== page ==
The survival rates were reported above 90% in high-income countries . In this study, such data was better than the declared in a previous national series [OS 78.9%] . Meanwhile, our results were within reasonable range among those reported from other developing countries in North Africa and Asia [OS 74–89%, EFS 73–86%] [7, 14, 19, 20]. Impressive outcomes were achieved by a study in Latin America with OS and EFS of 91% and 85%, respectively . While, dismal survival rates were observed in sub-Saharan Africa of 25–46% [17, 21].
Improvements in the management could be achieved by adherence to the evidence-based guidelines and avoidance of violations. Due to the crucial role of surgeons in complete resection, staging, and avoiding tumor rupture, recommended surgical guidelines must be adopted in order to optimize outcomes . Despite the high percentage of violations practied in this study, the majority of them lack or fault in lymph node management, and this was similar when compared to a recent COG study reporting that 65% of all violations were absence of lymph node sampling . Furthermore, the same problem was declared in an SIOP study, which documented that incorrect sampling occurred in 88.2% of patients . The minimum of seven nodes sampled is crucial for detecting metastases by COG , and it is of six nodes by SIOP, which formerly reported that only three nodes were sufficient [27, 28]. Such violation remains the commonest mistake made by surgeons everywhere, and its consequences lead to less aggressive adjuvant therapy and high risk of recurrence. However, it was not correlated with relapse in our series and also had no impact on EFS by a COG report .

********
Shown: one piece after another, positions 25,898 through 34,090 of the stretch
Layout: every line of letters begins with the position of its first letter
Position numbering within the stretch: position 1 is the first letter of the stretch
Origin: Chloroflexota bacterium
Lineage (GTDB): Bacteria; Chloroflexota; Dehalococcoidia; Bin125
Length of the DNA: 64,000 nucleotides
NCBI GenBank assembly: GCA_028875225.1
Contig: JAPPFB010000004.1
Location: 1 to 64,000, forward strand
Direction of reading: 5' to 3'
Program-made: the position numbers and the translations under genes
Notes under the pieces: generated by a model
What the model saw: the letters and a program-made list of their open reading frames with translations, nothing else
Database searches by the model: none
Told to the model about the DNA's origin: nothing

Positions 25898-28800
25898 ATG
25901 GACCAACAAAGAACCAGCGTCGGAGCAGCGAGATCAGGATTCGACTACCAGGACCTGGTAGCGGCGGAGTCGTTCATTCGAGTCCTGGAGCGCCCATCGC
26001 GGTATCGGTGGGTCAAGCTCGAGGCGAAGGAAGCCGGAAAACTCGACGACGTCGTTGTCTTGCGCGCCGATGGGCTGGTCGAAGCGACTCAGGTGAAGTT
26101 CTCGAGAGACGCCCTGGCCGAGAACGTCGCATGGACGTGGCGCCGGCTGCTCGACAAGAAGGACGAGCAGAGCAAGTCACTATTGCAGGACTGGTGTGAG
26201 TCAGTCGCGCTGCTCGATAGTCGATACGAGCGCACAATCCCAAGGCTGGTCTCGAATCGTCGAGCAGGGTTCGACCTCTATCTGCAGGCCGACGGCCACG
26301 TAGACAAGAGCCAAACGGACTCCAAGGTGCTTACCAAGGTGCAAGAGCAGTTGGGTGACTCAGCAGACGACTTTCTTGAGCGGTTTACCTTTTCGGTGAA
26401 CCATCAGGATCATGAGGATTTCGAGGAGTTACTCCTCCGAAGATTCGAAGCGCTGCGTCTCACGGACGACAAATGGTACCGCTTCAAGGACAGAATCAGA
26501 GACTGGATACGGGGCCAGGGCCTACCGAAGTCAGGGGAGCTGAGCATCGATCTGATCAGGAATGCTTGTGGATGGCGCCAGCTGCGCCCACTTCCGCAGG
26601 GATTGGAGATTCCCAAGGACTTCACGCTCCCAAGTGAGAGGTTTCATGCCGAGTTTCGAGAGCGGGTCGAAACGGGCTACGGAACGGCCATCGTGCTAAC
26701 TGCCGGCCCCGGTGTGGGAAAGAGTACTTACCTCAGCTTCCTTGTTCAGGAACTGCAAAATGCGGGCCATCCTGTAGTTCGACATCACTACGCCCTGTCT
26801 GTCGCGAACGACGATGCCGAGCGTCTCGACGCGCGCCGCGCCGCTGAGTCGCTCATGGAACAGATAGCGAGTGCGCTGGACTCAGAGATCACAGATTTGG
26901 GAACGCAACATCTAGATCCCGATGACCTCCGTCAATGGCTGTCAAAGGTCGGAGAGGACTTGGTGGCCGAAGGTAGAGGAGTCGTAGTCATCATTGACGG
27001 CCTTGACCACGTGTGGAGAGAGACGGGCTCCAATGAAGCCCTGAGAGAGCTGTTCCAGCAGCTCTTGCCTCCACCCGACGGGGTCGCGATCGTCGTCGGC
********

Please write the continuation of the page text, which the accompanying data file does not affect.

Tumor rupture was documented as a predictor for recurrence as per NWTSG , and we observed the same with a significant difference in this study. Intraoperative tumor rupture in this cohort was similar to that reported by a COG report (11.5%) , whereas it was higher than the declared by an SIOP study (1.45%) . This notable difference is due to adoption of delayed surgery by SIOP and the role of preoperative chemotherapy in making tumors more solid and downsized. Biopsy due to an equivocal initial diagnosis with other neoplasms, such as nueroblastoma or lymphoma, was not considered as a violation in the current protocol . Thus, this study had minor violations of unwarranted preoperative biopsy. We also did not report any violation regarding surgical incisions or extensive organs resection. Finally, The authors of this study propose that careful assessment of resectability in multidisciplinary team meetings and adequate lymph node sampling can surely reduce the occurrence of violations in the future.
Several limitations were observed in this study as its retrospective nature, small sample size, and few numbers of participating centers with short-term results. The last drawback might be due to lacking of registration systems in our nation and the authors invited other centers to share their experience; however, data loss was the main obstacle. We believe that a further study with more number of patients is warranted for more confirmation.